The legacy of environmental catastrophe in the states of the former Soviet Union includes desertification, pollution, and the toxic aftermath of industrial accidents, the most notorious of which was the Chernobyl disaster of 1986. This book examines the development of environmental activism in Russia and the former Soviet republics in response to these problems and its effect on policy and planning. It also shows that because of increasing economic, ethnic, and social inequality in the former Soviet states, debates over environmental justice are beginning to come to the fore.
The book explores the varying environmental, social, political, and economic circumstances of these countries - which range from the Western-style democracies of the Baltic states to the totalitarian regimes of Central Asia - and how they affect ecological, environmental, and public health. Among the topics covered are environmentalism in Russia (including the progressive nature of its laws on environmental protection, which are undermined by overburdened and underpaid law enforcement); the effect of oil wealth on Azerbaijan and Kazakhstan; the role of nationalism in Latvian environmentalism; the struggle of Russia's indigenous peoples for environmental justice; public participation in Estonia's environmental movement; and lack of access to natural capital in Tajikistan.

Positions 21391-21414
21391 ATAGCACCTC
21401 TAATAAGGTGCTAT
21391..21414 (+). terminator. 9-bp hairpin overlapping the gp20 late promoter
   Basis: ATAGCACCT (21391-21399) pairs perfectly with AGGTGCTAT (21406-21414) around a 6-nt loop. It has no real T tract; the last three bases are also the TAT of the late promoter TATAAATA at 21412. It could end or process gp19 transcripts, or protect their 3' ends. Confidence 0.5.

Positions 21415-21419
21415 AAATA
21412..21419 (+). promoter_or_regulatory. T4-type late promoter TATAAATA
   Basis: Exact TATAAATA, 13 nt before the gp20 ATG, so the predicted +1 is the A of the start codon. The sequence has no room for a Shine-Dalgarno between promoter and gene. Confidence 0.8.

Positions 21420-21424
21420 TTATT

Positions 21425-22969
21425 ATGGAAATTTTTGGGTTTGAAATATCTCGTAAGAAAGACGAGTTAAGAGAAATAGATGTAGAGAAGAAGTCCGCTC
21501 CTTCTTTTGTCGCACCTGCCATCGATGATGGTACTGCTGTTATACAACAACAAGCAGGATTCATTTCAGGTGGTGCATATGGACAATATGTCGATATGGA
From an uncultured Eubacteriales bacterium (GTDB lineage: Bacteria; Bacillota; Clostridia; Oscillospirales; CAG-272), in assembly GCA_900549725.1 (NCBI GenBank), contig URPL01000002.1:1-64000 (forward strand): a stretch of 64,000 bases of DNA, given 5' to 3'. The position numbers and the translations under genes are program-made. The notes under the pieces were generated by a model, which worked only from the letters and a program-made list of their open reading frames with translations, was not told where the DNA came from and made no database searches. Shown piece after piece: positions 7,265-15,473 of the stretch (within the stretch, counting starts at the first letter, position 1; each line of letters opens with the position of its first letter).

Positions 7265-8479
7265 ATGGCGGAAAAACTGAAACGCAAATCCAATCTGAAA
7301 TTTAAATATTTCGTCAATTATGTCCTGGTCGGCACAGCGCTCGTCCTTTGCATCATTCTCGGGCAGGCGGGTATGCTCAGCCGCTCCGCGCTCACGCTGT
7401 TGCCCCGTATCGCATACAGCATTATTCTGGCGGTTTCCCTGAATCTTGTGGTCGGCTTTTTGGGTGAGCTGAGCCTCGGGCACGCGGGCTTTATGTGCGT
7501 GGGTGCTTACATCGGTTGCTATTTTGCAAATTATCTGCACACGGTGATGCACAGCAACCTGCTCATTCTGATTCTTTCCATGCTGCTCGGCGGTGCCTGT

"Environmental Justice and Sustainability in the Former Soviet Union" makes clear that although fragile transition economies, varying degrees of democratization, and a focus on national security can stymie progress toward 'just sustainability', the diverse states of the former Soviet Union are making some progress toward 'green' and environmental justice issues separately.
&i;"In the quest for a middle ground of 'Just Sustainability, ' fresh insight is provided by this eclectic portrait of a region where both justice and sustainability are in short supply."&o;
- Michael R. Edelstein, Ramapo College of New Jersey, author of "Contaminated Communities," and lead editor of "Cultures of Contamination".
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Julian Agyeman is Associate Professor and Chair of the Department of Urban and Environmental Policy and Planning at Tufts University. He is the coeditor of Just Sustainabilities (MIT Press, 2003). Yelena Ogneva-Himmelberger is Assistant Professor of International Development, Community and Environment at Clark University.